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  • Publication Name: New Braunfels Herald Zeitung
  • Location: New Braunfels, Texas
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View Sample Pages : New Braunfels Herald Zeitung, July 07, 1994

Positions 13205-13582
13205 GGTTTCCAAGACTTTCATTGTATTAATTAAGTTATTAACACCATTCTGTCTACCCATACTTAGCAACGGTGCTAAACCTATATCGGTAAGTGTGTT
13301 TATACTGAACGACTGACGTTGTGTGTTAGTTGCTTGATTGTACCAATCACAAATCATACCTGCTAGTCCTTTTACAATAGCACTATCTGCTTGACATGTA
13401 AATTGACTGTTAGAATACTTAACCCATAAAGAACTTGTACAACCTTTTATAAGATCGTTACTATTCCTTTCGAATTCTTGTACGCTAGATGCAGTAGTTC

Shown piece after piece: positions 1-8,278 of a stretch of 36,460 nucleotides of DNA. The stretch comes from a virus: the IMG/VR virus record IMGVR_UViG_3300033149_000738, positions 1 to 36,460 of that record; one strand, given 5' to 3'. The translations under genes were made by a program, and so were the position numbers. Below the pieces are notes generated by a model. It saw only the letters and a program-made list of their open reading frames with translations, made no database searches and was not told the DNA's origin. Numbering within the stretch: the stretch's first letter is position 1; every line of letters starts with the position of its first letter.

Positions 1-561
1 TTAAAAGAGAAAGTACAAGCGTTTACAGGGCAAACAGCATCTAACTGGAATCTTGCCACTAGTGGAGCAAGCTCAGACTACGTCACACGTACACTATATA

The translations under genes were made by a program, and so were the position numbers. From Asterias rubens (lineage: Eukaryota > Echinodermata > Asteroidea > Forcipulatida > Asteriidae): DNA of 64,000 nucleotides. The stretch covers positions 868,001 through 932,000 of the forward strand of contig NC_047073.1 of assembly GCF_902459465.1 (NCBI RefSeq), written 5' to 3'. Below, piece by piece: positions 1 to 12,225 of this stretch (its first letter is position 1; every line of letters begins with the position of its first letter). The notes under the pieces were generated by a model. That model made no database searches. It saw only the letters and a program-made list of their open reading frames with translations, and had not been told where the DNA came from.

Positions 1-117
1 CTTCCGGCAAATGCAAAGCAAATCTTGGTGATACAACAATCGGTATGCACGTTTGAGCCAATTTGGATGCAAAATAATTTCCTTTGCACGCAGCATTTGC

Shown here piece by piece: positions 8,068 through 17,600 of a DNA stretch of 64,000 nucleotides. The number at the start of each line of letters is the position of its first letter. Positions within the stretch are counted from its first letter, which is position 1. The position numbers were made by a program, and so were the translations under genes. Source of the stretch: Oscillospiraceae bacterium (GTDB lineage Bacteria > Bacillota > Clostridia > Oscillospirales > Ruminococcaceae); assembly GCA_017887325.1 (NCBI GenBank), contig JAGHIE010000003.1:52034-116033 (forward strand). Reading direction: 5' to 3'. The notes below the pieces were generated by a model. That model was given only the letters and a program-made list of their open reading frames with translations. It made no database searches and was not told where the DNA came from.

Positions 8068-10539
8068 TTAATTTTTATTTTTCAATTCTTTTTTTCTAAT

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New Braunfels Herald Zeitung (Newspaper) - July 7, 1994, New Braunfels, Texas rf burier strikes out 14,drops New 86 P.6 »ol6 ]( yj* CF<QP V99 1 sh I HQ Serving Comal County for mort thin 142 years! Horne of MARYALICE RUfitO mmir I see significant savings with Ombudsman •efacd id to three houri with bo ImmaI* i«k rn MAMA linen nnEnn rn n mow ixmsnpo •CmHtd"* ing environment. The    ie    uamUyreore with heavy emphacii on computer usage. Students ani good to alternative ichooi would ba ant there by a ti va-memocr comnuncc compniea or NBISD officials. The ichooi board can decide to acad reudents who are expelled to the alternative ichooi should it chore* to do so. Reaaona far referral* to ihemative irii(vil.inriiA Hit am BOI limited tO attendance problems, pregnancy, discipline problems, grade prob-lam, and dropped out of ichooi. Buttony srid ss more snd more frfywl districts are iooidng into rev-ing money, companies such ai this wu become more popular- "They have a good trick record, about an IS percent success rate. Tte's high, in tot that's real high," ha said. TMO fVMifyfrm oflMjU could not ba readied to comm*** The New Braunfels School District is looking at options to an alternative school, tree that can house disciplined or at-risk students who are not expelled. $■ A company reiMHH| Ombudsmanftf.. *XP^M out IUinoia^^w. an altrentove school to are* current tate Teen tkxL    -*»-    — I m Anlet    “ 'tumtj/M* **,000 pm mom atoll    would    cost provide everything, fedlitias, teach- .    toritt:djilaiHihtoi4lihnaetliMre aoUhoif rom IO die «A<w miiM .->reBrewnwrewinp rerereM&'TBre MMI Ar Oh NBISD. TIM AMitciwOnievutueUy Itta to WOlk with th! Comal Indepen-dant 8Sto)nl PUttiet in a comNried OM 2j£>* Comal River............ZZ’.JEE 2 • iii • ouble loot per eeoond *|t|* jU^nes Ogu|||^kl* UmmmlA kwmHWW rerWffll ll9rMa yiifWlfWllHllll llW (WlflfiM Itolluku 1 -1 yy ^ *----- A y w—y WMCTP1 Ii nUTj UPW birthdayEKV _____ Kfitour 0. Wend, Geneva Ponlngvts, Barbara Ihsner- nu-i rem—a—a aMl^j HiWilii BOTOV/ RMKH| UTnu hfhnrtj" ITNe-haha Into Edward Montanas, Jtadn Weaver (betread), Gladys BartOaftWMaveeae Delete* gather for t event. Special events include a barbecue Friday night at Comal River condos, a group flow trip down the Guadalupe River followed by lancing at Greene Hall Saturday Bight Stored* Myrhres French, Bob )Hnrtlaj,PBvM Stott* Gtmdd geboom. Happy Anniversary toMargrertoJkDrentogaPadB- a (Happy 47th!). 7th Banks fremity The seventh remi-annual Banks Punily Minim will be held weekend in New Braunfels. Family members flan Texas, f/mj«i^nat California, Artooni, iFlodda, Tsnnereee, fMDiVfli for null—inly mooting Thursday The "VWMy ywfwl MMtiiy cf the Comal County Habitat to Humanity will be held re the DP-Hinger Memorial library re 7:30 pjn. Thursday, July 7. A reftty meeting to all new volunteer* will convene K 7 pjn. All interested in working on die die who lave not attended a safety briefing should reiend. The monthly boairi of direciors will mere Thonday, July 14 re the First Methodist Church of New VPW ho hold niggting July Id ret Hoidrey km The New Braunfels Burins* k Protorional Women will meet on Wednesday, July 13 re the Holiday Inn at 6:43 pm. Dimer wOl be served ll 7 pjn., IbUowed by a Blains Wells re 423-2047 or Ruby Barfing re 625-7511. /Tlattreiitoa^ffllrewldlflhred^hl ga sos swearer mmtmM AccOfwfaf IO lot SopMRWf]f OTMWflf rn* mantra j** (hmm tommmty, oofootooton o&llo^ oioooj^oo wwdwv af db wwwwflp re aretw ase Stew At Sn'# km***- mM* m * dm* with rn J Thignowtpgpoflg printgd on recycled Comal County oOdalo will try a mw procedure this year to better Intern dtiaens of the county budgo to the next toeel year. A tottWs heel wltl be plieod In tho Ito- Four-page insert scheduled for Aug. 7 edition st* tire Mow# nfJW Edtua|Au|. 7 treanbjlshreiA JiJrdhrei' rHvHW m im on overview oftbo budget retd County This lnrert will basically ba inty Auditor H. Bere Bond, including relerlee to county on deli.    Next Tuesday et 9 a.m., community agen* "At leas the public bu an opportunity to see dei will be lilting requests tm the county, what the Judge Is presenting," he redd.    County Judge Carter Caned will present the Departments ere now in the prooere of turning    ooumy budget to Commiidonen Court who in their DTOooaed buttes. Bondireld Ms nrooare.    will    « a a iii Iola aarereal Own freres tt— aaa ■■anufclani .annMaa    tma    A t A ’WUU WO IO NKR IWO ONROI WfW 1IHI IWO.    Al^|i I til Bond saki the county uaad to enoouraga people to attend budget wotkihopi but itodved very few parddpentt. Ha ltd tha county hopw to Ire mors psople know about the budget. He encouraged thorehevlnBauereione to contact the commiiil oners court, county offices or the budget In an open heiring attend the public heiring Aug. ll "That's whet we're hereto," I he sold. Block grant applications now being accepted Lockhart MlldM past Naw Braunfels.TMS By CHRtBTINC MARTM Staff Writer Interested non-profit agencies in New Bnaudds dxxild Bvt ttieir Community Development Block Grant ypHffrtifyq pfififffffaff fyty in *bf tWff- month annual window of availability before the Sept. 8 deadline, coordinator Penelope Church said. 501(C)3 agencies should send someone over to sit down with her re dty tall, 424 S. Canell St ., as soon as possible. There are a lot of regulations and twistt and we wart lo wok with agencies to prevent disqualifications, “ she said. "They have to talk to us about their pfflpoffli before they    their ippli—In im" Churchjwd. "You don't have time in a day to pull that togeth- An advisory    appointed by the city determines allocation of the $458,000 tom the Department of a Housing and Urban Development. Their derision la baaed on the applications. The department requires the monies benefit low-to-moderate income residents and/or elimination of a proven slum or Might For more information, call 608-2100. * ft rn FpTr ■■ ■ rn? &3A ;:i- UeraKf-£0*ung photo by JOHN HUSETH New Orauntoe eecond beeawn Unco Herring trite to handle an arrant throw while Kyle Schroadar of Lockhart at asia    second    during Bret Inning action In ywtarda/a 8-6 Lockhart victory over the New Braunfels Big League All-Star a. The loss was the first tor Naw    Braunfels, who ara    still silva In A JaiiflklA-AflkailAoglsui TreesUMareMyMlI asoj4 aoalH anginas TBsa loaaf aaS Taaaatoagag^A CaaiiiIm MallA4aiikllA aaaamla •I youoitowiiiiiinwiun loiirnwiivni veio trfiii pwy inff lowf ot iQniyn« • dffQUin*freiiiffi8Viiiw QbiTiv* i NBISD TAAS scores higher than state norm By CRAIG HAMMETT Staff Writer New Braunfels School District students are generally above the state average on Texas Assessment of Academic Skills teres. District officials presented comparisons to the board Tuesday showing how students in grades four, eight and ten compared to averages from around the state. Biggest gains were seen in the middle school grades Mid    ftradbcfiy,    i«d    among    Hypnic md economically deprived w^ing the State of Texas now wants schools to track. "We had trvnwdput gains awrong minority students," said Bradberry. ‘'Now, they (Me) look rethe overall and the subgroups, economically disadvantaged, Hispanics. If you don't improve, you mn be designated a non-performing school." Minimum expectations are 70%, a passing grade. Grade four improved in math and reading but declined tom 90 to 85% meeting minimum expectations in writing, Kill to highest lection. They were roughly five percentage points ahead of state averages in all except writing were they were even Those passing all three sections improved roughly five percentage points as did state averages, which NBISD led around S8to54%. In grade eight, math scores improved 22 percentage points over 1993 to 68%, well above the Kate average of 56%. Reading scores surpassed state averages that were higher in 1993 Writing scores decreased tom 78 to 72% but were higher then the state average of 69%. Passing all three, the grade increased the groover state averages, rising tom under 50% to 57% passing, compered to the stree t 49% passing rate. Exit level scores tom the tenth grade showed the state average still roughly two percentage points ahead on math scores, 56 to 54%. Ri Reading aoores wert tom 68 to 79%, sur-passing the state average of 76%. Writing scores dropped tom 87 to 83% but maintained a level above avenge Those passing all three sections rose to 50%, even with the state.Bradberry said averages broken down even more will be available sometime early in the school year. He also said scores and comparisons would be lent to parents.Residents encouraged to take part in National Night Out National Night Out will be held inis year on Tuesday Aug. 2 and it ii time onoe again to begin planning. All inter-ereed dtimns are urged to attend the organizational meeting of the Safe City Commission tonight re 7:30 p.m. The Commiarioo will meet in city Council Chambers re the Municipal TV<l#«g The Commiarion would like dtiaens and neighbors to attend this meeting to share ideas and to pick up the into-aration needed to get started to neighborhood block partial. Anyone unable to anend are asked obtain information tom a rapwacrarelue from their respective neighborhood who will be able to attend. Lire year, approximately ll neighborhoods h partidpet-ed in National Night Out with block parties in the commu nity. The Safe City Commission cia be contacted re 601 2100.Spring Branch man injured in accident From staff reports A Spring Branch man survived a near head-on collision yesterday near the intersection of FM 306 end U.S. Highway 281 at approximredy 5:30 p.m. and was taken to University Hospital In San Antonio. Edward Farias, 27, of Spring Branch, waa in a pawing situation while driving a 1986 white Nirean when it collided, nearly head-on, with a 1991 white Fold pick-up driven by a San Antonio man driving a 1991 white Ford pick-up. Paul Onaga, 52, was also taken to University Hospital. Farias was recovering tom emergency surgery this momiife hospital officials said.For news, advertising or subscription information, call 625-9144 (Metro) 606-0346 ;